Michael Brown's Killing Exposes the Neglect of Black Communities in the U.S.
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As we continue to discuss the developments since the fatal shooting of unarmed black teenager Michael Brown by a white police officer, we turn to john a. powell, professor of law, African American studies and ethnic studies at the University of California, Berkeley. He is the director of the Haas Institute for a Fair and Inclusive Society. "The black community tends be overpoliced and underprotected," powell says. "That’s a very serious problem."
Below is a video interview with powell, followed by a transcript:
AMY GOODMAN: We turn now to john a. powell in Detroit. john a. powell is professor of law and African American studies and ethnic studies at University of California, Berkeley, also director of the Haas Institute for a Fair and Inclusive Society.
Professor powell, welcome to Democracy Now! You’ve been listening to the whole broadcast from the streets of Ferguson, Missouri. First, your thoughts?
john a. powell: Well, first of all, I guess, my first thought is just my condolences and deep pain for the family and the community. And I know it’s a difficult situation, but it’s also a situation that comes up too frequently, and we generally have not learned how to deal with this situation. As you mentioned the Kerner Commission 50 years ago, we’re still dealing with the same issues, in part because we avoid the hard issue. We avoid the structure. We avoid the system. We avoid the sort of continued neglect of poor people of color all across this country. And then, obviously, the police don’t live in the community with the people. The police don’t know the people. The Kerner Commission noticed this in 1968, that part of the problem was the police did not have a real relationship with the community, a trusting relationship with the community. The black community tends to be overpoliced and unprotected. And so, now the concern from a number of sources is: How do we protect the people there with guns, with tanks, instead of the people that live there? That’s a problem. That’s a very serious problem.
AMY GOODMAN: You have gone to many communities after police shootings. You’ve been looking at issues like these for decades. Talk about what you have found.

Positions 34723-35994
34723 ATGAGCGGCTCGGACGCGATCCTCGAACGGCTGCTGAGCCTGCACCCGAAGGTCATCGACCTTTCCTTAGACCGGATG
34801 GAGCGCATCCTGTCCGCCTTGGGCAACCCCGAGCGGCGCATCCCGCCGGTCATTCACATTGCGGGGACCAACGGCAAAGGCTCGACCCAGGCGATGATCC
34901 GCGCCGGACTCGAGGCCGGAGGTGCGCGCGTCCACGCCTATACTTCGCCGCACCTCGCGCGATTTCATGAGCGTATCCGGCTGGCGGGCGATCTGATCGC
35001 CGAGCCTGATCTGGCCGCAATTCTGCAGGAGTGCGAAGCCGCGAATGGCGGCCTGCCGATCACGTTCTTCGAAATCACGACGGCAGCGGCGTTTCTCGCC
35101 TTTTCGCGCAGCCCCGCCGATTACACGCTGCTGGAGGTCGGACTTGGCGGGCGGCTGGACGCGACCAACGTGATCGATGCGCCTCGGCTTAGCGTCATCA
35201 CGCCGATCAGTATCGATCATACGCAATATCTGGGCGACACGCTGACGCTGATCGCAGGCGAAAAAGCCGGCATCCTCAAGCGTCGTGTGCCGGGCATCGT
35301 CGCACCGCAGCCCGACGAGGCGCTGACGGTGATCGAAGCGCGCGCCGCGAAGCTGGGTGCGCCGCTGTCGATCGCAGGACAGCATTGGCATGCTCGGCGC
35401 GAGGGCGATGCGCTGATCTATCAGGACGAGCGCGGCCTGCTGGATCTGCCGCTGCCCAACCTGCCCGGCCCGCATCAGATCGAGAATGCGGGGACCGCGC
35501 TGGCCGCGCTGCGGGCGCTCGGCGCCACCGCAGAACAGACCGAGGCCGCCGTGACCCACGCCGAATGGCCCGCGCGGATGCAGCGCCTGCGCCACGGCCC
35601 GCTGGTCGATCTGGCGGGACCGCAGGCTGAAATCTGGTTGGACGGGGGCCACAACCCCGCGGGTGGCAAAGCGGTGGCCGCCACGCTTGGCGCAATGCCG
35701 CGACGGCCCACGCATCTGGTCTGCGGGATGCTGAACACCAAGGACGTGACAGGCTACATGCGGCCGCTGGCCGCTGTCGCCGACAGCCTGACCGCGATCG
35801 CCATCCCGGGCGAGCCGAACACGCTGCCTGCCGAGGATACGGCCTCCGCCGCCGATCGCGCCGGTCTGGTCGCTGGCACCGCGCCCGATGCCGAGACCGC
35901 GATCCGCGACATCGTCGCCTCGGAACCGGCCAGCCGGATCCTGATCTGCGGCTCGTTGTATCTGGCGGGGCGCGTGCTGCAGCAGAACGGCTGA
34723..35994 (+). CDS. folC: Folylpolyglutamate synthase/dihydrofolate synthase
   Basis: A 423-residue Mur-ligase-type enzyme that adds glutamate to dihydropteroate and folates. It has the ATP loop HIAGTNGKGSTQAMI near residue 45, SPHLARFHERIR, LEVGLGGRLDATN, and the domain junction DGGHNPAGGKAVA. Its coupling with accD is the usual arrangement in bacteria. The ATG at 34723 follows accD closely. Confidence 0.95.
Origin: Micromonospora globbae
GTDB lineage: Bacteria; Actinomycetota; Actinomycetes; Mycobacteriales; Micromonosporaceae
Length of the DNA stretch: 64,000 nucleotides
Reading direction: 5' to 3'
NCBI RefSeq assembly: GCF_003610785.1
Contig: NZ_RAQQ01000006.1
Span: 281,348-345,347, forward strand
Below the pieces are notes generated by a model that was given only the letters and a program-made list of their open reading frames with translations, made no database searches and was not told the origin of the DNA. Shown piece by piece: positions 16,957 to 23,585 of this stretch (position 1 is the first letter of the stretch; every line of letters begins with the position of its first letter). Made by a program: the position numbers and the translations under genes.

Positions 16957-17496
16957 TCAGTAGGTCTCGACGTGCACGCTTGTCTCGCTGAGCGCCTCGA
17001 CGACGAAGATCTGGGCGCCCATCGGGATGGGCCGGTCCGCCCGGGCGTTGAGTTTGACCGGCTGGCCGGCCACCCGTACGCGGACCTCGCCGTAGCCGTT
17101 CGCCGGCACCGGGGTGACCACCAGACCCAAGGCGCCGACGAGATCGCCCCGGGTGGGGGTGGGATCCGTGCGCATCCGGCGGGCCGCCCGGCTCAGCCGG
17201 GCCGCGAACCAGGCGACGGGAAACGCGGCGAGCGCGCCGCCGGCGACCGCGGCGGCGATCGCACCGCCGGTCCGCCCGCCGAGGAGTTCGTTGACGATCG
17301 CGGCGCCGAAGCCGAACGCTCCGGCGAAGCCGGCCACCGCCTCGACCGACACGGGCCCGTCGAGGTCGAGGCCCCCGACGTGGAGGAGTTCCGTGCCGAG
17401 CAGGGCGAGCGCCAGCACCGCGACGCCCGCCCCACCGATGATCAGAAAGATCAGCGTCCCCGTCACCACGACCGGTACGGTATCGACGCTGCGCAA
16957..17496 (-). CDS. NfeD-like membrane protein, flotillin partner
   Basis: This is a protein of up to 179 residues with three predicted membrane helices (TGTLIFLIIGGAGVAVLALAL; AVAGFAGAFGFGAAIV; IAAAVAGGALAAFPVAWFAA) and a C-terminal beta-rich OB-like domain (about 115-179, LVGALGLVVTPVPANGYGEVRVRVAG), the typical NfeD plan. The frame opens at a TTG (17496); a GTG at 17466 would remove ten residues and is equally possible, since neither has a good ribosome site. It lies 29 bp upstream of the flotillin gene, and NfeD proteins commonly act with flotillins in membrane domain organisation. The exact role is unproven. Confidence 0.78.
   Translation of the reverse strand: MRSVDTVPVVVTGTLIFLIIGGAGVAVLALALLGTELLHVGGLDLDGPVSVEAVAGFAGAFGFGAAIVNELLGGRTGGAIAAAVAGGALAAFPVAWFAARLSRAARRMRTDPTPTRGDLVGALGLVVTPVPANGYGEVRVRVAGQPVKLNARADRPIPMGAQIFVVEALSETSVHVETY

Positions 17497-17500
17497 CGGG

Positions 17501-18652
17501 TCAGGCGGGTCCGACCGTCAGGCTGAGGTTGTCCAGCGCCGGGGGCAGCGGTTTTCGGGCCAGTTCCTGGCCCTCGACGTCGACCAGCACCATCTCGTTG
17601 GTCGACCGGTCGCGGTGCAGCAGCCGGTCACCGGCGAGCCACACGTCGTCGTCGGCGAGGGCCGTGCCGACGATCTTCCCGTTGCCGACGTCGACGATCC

john a. powell: Well, you know, one of the most important things to learn is the relationship between the police or, in this case, the militaries—because we’re talking about the National Guard, as well—and the community. Is there a sense of trust? Think about Katrina. This was a tragedy of a different sort. And still, the tragedy was heavily racialized, but it wasn’t a police shooting. When the levees broke in New Orleans, they sent the military in. They went in with guns and tanks pointed at people who were suffering from shock, most of them black. And it wasn’t until General Honoré, who’s also African-American, went in and basically said, "Put your guns down. These are American citizens." He recognized the humanity of the people there. And oftentimes that’s not recognized, that the people there are in pain and their humanity is not being recognized. And so, that’s the recurring theme that happens over and over again. The police are sent in. They’re afraid—we get that. Although they have guns and tanks, they’re still afraid.
There’s a whole thing called "implicit bias." In this country, there’s—you mentioned, Amy, about the difference between how important race is. Fortunately, we have a way of now testing, to some extent, how Americans feel about race. And the test is empirical, so we don’t have to ask people what they think and just record their self-response; we can test it. And America is a very racialized country, and many police are afraid of blacks, and many blacks are afraid of police. But police have guns and tanks and the law behind them. And so, yes, I’ve seen this happen many times. I was in Detroit years ago when the big riot happened here in Detroit, and I watched tanks go down the streets. And since then, I’ve had a chance to study that as an academic. And even though things have changed, the foundation for the tension between police and the community has not changed.